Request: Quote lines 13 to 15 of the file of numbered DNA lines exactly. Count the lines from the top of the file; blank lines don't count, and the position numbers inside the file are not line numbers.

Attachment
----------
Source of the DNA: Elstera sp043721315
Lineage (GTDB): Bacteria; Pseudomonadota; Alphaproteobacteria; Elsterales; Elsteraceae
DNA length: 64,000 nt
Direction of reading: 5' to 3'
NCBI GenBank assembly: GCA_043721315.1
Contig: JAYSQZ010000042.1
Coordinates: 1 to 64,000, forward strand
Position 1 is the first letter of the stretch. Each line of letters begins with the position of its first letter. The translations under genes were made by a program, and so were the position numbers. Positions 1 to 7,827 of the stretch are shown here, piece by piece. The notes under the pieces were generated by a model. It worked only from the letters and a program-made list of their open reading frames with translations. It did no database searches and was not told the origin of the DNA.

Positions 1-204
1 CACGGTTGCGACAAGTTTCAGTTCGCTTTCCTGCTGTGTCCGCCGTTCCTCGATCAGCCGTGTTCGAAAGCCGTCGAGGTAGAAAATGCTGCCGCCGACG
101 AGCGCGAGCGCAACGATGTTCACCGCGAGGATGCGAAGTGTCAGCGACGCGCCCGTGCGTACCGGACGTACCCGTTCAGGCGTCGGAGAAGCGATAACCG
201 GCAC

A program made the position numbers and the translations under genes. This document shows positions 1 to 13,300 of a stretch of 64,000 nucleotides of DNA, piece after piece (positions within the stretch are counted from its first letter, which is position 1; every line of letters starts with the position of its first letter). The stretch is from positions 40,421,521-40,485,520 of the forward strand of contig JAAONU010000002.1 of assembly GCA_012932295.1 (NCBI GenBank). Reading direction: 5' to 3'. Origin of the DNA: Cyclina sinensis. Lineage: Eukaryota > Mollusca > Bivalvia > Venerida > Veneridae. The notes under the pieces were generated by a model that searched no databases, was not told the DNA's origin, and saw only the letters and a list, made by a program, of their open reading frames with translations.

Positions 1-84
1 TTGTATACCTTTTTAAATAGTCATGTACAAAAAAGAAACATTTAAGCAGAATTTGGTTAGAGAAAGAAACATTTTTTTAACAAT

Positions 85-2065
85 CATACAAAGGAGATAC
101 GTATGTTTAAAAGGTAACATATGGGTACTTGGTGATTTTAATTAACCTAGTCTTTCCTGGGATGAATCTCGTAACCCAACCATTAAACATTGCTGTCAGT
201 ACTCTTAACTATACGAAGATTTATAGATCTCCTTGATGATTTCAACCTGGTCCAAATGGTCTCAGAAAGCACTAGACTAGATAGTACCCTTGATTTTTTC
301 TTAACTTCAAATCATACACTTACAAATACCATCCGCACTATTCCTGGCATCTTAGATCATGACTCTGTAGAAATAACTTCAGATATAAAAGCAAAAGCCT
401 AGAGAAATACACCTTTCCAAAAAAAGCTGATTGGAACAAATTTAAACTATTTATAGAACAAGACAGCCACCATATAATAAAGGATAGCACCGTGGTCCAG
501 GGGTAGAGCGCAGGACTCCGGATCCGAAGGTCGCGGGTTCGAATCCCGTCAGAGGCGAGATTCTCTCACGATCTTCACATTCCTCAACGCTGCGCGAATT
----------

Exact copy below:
A program made the position numbers and the translations under genes. This document shows positions 1 to 13,300 of a stretch of 64,000 nucleotides of DNA, piece after piece (positions within the stretch are counted from its first letter, which is position 1; every line of letters starts with the position of its first letter). The stretch is from positions 40,421,521-40,485,520 of the forward strand of contig JAAONU010000002.1 of assembly GCA_012932295.1 (NCBI GenBank). Reading direction: 5' to 3'. Origin of the DNA: Cyclina sinensis. Lineage: Eukaryota > Mollusca > Bivalvia > Venerida > Veneridae. The notes under the pieces were generated by a model that searched no databases, was not told the DNA's origin, and saw only the letters and a list, made by a program, of their open reading frames with translations.

Positions 1-84
1 TTGTATACCTTTTTAAATAGTCATGTACAAAAAAGAAACATTTAAGCAGAATTTGGTTAGAGAAAGAAACATTTTTTTAACAAT